Cork should have Galway’s measure and reach another All-Ireland camogie final

Cork should have Galway’s measure and reach another All-Ireland camogie final
Galway's Niamh Kilkenny with Lorainne Bray of Waterford. Picture: INPHO/Oisin Keniry

“WE were delighted with the win, but the performance wasn’t up to scratch and if we turn up against Cork in the first half the way we did against Waterford, then we’re certainly not going to get over the line.”

Those were the words spoken by Galway senior camogie manager Cathal Murray when I spoke with him during the week.

He’s right. Galway were very poor against Waterford and but for the lack of more clinical finishing up front by Waterford, Galway’s season would be over.

They seemed to have no system to their play, their distribution looked more hit and hope, with long deliveries often going to a Waterford player and Galway certainly losing the half-forward line battle under the high dropping ball.

Galway were lucky to be in the game entering the final quarter, the brilliant accuracy of free-taker Carrie Dolan a highlight of the game and keeping her side in it.

To be fair, much of the frees were warranted with Waterford doing too much jersey pulling.

It was an unusual start with two goals inside the opening two minutes. With Waterford still warming up, Aoife Donohue goaled after a run through the middle from the throw-in.

Aoife was the only Galway player I saw playing with any intensity from the outset.

She worked her socks off in the middle of the park, assisting teammates up front and in defence.

Waterford’s goal came as a result of a penalty.

Yes, the ball bounced and skidding a bit in front of keeper Sarah Healy, but I thought her positioning between the posts was incorrect.

Waterford’s second goal from a long distance free on 27 minutes also went straight to the net.

I didn’t see Sarah take any control of the square or her defenders in front of her and it was a very soft goal.

She is only 18 years of age and she looked nervous and slightly uncomfortable to me.

She was possibly overawed by the occasion and with far more at stake on Saturday Galway will need her to be more self-assured.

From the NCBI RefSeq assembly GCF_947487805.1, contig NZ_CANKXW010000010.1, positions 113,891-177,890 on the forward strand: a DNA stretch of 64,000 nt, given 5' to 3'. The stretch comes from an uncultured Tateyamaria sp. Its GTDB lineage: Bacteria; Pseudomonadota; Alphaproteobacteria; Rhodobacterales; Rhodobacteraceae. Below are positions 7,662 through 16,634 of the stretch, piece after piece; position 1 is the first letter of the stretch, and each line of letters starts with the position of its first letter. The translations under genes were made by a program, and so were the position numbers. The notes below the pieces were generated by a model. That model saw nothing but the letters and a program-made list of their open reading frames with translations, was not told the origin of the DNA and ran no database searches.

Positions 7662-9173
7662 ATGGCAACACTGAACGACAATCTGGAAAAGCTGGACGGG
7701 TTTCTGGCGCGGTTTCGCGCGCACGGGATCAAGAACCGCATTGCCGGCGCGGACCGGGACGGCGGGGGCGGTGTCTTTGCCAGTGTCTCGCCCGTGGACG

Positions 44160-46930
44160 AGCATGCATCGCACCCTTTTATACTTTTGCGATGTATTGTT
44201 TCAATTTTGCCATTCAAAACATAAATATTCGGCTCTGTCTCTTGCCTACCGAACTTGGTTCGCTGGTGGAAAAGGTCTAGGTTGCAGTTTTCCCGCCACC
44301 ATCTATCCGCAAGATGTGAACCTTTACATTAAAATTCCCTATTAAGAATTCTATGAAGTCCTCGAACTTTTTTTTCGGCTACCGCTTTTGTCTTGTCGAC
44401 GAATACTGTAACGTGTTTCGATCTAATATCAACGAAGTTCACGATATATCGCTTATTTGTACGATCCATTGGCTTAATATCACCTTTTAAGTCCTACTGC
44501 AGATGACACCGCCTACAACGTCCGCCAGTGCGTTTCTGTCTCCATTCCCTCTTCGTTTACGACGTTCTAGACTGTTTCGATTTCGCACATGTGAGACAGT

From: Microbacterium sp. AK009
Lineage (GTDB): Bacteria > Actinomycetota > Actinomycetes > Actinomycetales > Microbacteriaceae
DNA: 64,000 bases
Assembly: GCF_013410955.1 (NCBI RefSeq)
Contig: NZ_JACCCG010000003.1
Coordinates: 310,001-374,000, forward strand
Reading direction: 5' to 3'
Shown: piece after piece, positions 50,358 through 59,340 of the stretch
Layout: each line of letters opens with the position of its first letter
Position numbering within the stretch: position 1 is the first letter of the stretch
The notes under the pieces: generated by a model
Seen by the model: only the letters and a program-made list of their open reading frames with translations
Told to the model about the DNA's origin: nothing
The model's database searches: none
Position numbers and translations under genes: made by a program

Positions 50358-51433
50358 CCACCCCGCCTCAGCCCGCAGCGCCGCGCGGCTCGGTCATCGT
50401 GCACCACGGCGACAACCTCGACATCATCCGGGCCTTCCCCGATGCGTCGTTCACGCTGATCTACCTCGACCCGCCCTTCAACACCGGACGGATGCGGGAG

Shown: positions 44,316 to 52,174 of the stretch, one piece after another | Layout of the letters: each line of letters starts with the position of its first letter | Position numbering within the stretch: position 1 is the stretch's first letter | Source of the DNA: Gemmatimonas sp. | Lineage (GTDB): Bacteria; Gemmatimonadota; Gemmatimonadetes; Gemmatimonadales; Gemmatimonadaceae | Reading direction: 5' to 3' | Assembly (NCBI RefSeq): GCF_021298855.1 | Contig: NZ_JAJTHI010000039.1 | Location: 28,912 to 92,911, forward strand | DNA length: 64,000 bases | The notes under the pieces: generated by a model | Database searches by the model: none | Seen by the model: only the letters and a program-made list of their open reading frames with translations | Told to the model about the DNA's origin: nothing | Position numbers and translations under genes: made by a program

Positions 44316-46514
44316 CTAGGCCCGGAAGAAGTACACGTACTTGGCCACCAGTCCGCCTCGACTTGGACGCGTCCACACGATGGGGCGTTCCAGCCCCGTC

Amazingly, she doesn’t play in goal for her club and for such a specialised position I find it strange that she holds it for her county.

It also looked as it Galway hadn’t done much work around their puck-outs.

There was no run of a pattern and a few went astray.

When one looks at the leadership Aoife Murray provides from the number one spot, it’s a key area for Galway that needs some work.

To Sarah’s credit, she made two good saves just after half time which would truly have put Waterford in the driving seat.

Sarah is young and needs guidance and development.

If Cork get through on goal they could capitalise here.

Considering the unrest that existed in Galway during the period 2015-2018, it is a big boost for them to be in the last four.

Murray took over in April 2018 as Galway’s fifth manager in four seasons after Tony O’Donovan was replaced at the end of the 2018 National League.

Building pride in the Galway jersey again must have been a big task.

Cathal acknowledges the bigger task that presents itself tomorrow.

“It’s nice to be in a semi-final again but we’re up against it.

“Cork going for three-in-a-row and five All-Irelands in six years speaks for itself, but we’ll be hoping to put in a performance.

“It’s a massive challenge but we’re looking forward to it. We’ve nothing to lose”

Galway have injury concerns to Catriona Cormican and Niamh Hannify. Niamh, who missed the quarter-final, is still a big doubt for Galway and she is a significant loss.

Her loss is mirrored on the Cork side if Katrina Mackey fails to make it.

Medical advice is that Katrina is out and will be out for a number of months due to ligament but more critically, nerve damage to her wrist.

She sustained the injury against Dublin on July 6 and hasn’t figured for Cork since.

The fracture also sustained has healed.

Whether she starts and tries to play through the pain is the question at the time of writing but realistically how effective could she be for Cork in that position.

You could say that Galway had a touch of complacency about them for the quarter-final, but one must give credit to Waterford too.

They play with conviction and are in your face from the word go.

They gave Cork a stern test on July 21 and just like last Saturday it was only in the final quarter that Cork pulled away.

Cork also showed complacency that day.

When Galway increased their intensity and stood up to Waterford for the final quarter, they turned the tide.

They won’t bring any complacency to the Gaelic Grounds tomorrow.

Teams will always raise their game when playing the champions.

Cork have more experience, are more battle-hardened and if they bring the right approach to tomorrow’s game, they’ll be in another All-Ireland final come 8.30pm.

Kilkenny and Tipperary play in the preceding game and there will be extra-time in both games if required.

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